HBF is pleased to connect our blog readers to Christine Kukka’s monthly HBV Journal Review that she writes for the HBV Advocate. The journal presents the
latest in hepatitis B research, treatment, and prevention from recent academic and medical journals. This month, the following topics are explored:
*Experts Describe When to Treat Pregnant Women with Antivirals
Does pregnancy worsen hepatitis B?
When should pregnant women be treated?
Which antivirals are safe to use during pregnancy?
What if women have elevated ALTs before becoming pregnant and have never been treated?
What about women with normal ALTs and high viral loads?
Is it safe to use antivirals during the entire pregnancy?
Monitoring recommendations after delivery
Can a woman taking antivirals breastfeed?
* Half of Patients Treated Long-Term with Tenofovir Lose HBeAg
*Even Patients with High Viral Load Lose HBeAg with Tenofovir
*New Type of Interferon Effective in Phase 2 Hepatitis B Trial
*Majority of Hepatitis B Patients Have Vitamin D Deficiency
*But Patients with Healthy Vitamin D Levels Are More Likely to Clear HBsAg
*Activists Develop a National Plan to Eradicate Hepatitis B in the U.S.
*New Guidelines Urge Britain’s Doctors to Improve Hepatitis B Care
*Measuring HBsAg Levels May Identify Fibrosis and Avoid Liver Biopsies
*HBsAg Levels May Also Predict Cancer Risk in HBeAg-negative Patients
HBV Journal Review
July 1, 2013, Vol 10, no 7
by Christine M. Kukka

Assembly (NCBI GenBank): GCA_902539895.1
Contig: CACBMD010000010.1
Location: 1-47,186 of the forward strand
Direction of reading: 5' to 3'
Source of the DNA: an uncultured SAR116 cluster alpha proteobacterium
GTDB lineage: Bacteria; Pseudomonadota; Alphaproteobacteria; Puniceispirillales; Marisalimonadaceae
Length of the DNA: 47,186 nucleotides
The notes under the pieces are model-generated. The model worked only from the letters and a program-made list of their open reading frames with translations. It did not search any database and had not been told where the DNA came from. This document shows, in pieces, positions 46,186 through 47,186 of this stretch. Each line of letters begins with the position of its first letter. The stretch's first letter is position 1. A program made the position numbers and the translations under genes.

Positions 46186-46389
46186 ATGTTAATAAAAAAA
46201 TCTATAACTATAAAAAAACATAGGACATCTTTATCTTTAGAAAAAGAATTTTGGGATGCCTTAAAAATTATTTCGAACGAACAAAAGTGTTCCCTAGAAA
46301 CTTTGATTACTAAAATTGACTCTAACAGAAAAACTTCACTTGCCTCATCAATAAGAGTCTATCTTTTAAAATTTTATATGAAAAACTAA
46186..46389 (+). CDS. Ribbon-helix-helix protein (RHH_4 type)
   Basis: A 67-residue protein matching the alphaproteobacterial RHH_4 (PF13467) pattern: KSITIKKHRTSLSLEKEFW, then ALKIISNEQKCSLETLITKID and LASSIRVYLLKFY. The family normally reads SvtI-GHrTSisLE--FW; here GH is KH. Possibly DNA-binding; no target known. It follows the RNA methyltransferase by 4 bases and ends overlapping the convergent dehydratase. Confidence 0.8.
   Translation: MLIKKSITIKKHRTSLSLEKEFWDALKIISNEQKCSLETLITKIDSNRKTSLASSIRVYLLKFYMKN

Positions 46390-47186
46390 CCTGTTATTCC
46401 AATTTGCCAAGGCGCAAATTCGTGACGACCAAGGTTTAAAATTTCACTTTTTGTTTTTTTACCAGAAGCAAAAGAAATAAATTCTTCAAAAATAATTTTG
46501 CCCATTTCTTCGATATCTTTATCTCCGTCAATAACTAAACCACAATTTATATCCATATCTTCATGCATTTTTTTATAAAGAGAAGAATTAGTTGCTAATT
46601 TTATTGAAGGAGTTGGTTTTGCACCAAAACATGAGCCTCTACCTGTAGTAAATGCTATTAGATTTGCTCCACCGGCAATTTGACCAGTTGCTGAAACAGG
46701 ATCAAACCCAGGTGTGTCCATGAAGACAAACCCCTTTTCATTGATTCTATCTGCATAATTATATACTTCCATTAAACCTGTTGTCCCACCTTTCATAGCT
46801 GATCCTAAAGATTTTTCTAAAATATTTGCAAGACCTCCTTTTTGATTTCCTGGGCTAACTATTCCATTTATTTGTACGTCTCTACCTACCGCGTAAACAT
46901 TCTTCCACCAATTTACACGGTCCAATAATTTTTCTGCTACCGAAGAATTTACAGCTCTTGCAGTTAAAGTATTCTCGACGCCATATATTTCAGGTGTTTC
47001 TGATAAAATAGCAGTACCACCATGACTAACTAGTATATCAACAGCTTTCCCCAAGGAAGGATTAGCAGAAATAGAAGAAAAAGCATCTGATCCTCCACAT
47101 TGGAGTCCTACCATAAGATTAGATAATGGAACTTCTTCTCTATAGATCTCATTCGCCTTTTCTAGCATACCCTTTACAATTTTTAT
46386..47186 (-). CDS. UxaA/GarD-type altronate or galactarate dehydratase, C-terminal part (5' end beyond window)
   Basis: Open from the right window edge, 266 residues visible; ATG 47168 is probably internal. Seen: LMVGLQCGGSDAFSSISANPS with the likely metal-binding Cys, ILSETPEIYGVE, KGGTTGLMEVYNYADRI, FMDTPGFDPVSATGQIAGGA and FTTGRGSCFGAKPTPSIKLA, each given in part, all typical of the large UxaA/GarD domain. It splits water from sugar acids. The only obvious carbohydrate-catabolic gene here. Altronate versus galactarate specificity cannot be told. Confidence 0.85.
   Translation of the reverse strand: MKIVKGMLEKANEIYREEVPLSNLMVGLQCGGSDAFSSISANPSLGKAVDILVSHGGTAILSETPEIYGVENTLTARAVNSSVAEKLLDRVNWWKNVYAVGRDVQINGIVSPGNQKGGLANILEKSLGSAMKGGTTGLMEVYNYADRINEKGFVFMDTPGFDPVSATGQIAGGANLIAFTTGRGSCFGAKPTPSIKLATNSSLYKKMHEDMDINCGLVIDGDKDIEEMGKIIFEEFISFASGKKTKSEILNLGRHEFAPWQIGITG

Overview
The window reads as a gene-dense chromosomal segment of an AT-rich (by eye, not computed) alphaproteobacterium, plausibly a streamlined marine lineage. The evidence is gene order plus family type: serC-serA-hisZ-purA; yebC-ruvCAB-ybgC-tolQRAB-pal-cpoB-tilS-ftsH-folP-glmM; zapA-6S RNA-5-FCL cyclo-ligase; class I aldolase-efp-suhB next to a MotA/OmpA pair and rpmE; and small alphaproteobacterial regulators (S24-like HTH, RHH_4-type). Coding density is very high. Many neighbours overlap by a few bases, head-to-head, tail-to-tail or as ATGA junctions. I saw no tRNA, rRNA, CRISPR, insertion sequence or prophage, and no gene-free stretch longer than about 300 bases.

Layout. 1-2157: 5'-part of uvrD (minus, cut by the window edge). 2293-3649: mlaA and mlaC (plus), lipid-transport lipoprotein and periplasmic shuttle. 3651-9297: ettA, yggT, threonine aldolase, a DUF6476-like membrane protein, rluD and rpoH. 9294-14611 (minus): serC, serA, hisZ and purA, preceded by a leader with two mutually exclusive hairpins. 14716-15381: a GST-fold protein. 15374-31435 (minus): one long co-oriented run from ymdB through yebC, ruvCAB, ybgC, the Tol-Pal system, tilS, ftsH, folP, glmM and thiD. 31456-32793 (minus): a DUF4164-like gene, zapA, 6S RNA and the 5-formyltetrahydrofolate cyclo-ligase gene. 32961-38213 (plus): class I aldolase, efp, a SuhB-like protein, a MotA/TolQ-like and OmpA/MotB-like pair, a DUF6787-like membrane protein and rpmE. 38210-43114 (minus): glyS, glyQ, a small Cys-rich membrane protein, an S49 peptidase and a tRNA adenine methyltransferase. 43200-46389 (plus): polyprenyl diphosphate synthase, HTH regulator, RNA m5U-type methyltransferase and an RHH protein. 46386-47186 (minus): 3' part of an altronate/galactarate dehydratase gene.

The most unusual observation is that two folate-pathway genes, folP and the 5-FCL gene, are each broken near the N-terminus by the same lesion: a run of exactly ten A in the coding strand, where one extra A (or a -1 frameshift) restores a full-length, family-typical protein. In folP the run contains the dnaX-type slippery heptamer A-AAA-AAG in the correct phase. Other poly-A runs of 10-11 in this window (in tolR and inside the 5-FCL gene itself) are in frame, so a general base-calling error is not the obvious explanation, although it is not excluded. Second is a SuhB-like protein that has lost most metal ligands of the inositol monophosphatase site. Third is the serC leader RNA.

Experts Describe When to Treat Pregnant Women with Antivirals
Two U.S. hepatitis B experts have crafted guidelines for doctors to use when deciding when to treat pregnant women infected with the hepatitis B virus (HBV) with antivirals in order to safeguard the women’s health and prevent infection of newborns.
More than half of new hepatitis B infections result from mother-to-child (vertical) transmission and despite immediate immunization and administration of HBIG (hepatitis antibodies), about 30% of infants born to women with high viral loads become infected. Additionally, women who want to become pregnant may already be treated with antivirals because of liver damage. There is little medical guidance on whether treatment is safe over the entire pregnancy.
Does pregnancy worsen hepatitis B? Generally it does not unless the woman has cirrhosis (severe liver scarring.) Studies show a pregnant woman’s viral load generally does not increase over a pregnancy, but after the baby is born and the woman’s hormone levels change (akin to a sudden decline in steroids), some women experience a “flare” and their alanine transaminase (ALT) levels may increase due to moderate liver cell damage. Because of these flares, doctors must monitor new mothers carefully for several weeks after childbirth.
When should pregnant women be treated? Starting in the second or third trimester of pregnancy, antiviral treatment is recommended when women have high viral loads—exceeding 1 million copies per milliliter or 200,000 international units per milliliter. However, if women are already receiving antiviral treatment when they become pregnant, treatment should probably continue over the pregnancy to prevent worsening liver disease.
Which antivirals are safe to use during pregnancy? The experts recommend tenofovir (Viread) in the event the woman continues to need antiviral treatment because this drug has a very low rate of drug resistance, or telbivudine (Tyzeka). Both have been shown to be safe and cause no birth defects when used in pregnant women infected with HIV or HBV.